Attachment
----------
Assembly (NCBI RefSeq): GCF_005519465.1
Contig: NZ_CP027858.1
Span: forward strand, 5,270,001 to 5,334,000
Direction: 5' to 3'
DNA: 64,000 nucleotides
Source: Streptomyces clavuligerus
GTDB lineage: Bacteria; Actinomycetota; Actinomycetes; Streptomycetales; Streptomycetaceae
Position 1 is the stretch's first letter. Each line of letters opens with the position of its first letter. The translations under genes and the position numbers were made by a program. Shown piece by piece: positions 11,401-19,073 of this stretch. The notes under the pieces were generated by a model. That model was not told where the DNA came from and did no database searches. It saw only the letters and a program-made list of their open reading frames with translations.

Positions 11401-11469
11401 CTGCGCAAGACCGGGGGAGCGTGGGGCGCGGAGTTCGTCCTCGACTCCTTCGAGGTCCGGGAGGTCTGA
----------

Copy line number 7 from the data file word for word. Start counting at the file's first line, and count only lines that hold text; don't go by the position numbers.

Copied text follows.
GTDB lineage: Bacteria; Actinomycetota; Actinomycetes; Streptomycetales; Streptomycetaceae